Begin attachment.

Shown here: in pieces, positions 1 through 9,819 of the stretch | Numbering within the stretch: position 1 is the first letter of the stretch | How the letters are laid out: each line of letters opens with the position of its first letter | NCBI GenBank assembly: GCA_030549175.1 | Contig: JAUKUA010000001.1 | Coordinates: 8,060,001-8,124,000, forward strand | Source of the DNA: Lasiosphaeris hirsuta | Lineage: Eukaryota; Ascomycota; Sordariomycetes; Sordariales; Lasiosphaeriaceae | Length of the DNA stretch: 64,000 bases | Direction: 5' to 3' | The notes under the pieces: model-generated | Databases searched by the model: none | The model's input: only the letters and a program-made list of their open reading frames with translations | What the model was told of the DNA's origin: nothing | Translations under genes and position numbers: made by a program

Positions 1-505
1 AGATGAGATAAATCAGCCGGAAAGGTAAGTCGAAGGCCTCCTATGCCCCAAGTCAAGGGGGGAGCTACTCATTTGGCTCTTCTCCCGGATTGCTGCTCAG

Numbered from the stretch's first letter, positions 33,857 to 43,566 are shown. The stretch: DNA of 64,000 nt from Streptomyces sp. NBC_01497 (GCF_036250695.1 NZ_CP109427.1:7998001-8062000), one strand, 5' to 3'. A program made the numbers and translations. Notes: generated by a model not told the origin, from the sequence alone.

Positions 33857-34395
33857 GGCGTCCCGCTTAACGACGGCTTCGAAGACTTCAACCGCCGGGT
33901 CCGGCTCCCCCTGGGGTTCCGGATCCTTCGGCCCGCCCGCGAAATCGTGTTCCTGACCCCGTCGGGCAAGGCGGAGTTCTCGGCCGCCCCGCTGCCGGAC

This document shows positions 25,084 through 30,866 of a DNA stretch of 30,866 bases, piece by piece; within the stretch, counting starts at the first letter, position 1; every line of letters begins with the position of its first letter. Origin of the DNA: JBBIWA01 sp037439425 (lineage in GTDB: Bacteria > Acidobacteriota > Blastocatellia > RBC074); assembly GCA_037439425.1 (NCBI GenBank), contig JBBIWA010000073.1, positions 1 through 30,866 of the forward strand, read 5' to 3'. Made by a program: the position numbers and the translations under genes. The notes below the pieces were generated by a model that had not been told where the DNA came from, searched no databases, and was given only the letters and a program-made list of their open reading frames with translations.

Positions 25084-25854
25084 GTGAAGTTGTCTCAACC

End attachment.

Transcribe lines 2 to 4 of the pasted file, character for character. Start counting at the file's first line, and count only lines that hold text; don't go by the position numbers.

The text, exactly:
Positions 1-505
1 AGATGAGATAAATCAGCCGGAAAGGTAAGTCGAAGGCCTCCTATGCCCCAAGTCAAGGGGGGAGCTACTCATTTGGCTCTTCTCCCGGATTGCTGCTCAG

Numbered from the stretch's first letter, positions 33,857 to 43,566 are shown. The stretch: DNA of 64,000 nt from Streptomyces sp. NBC_01497 (GCF_036250695.1 NZ_CP109427.1:7998001-8062000), one strand, 5' to 3'. A program made the numbers and translations. Notes: generated by a model not told the origin, from the sequence alone.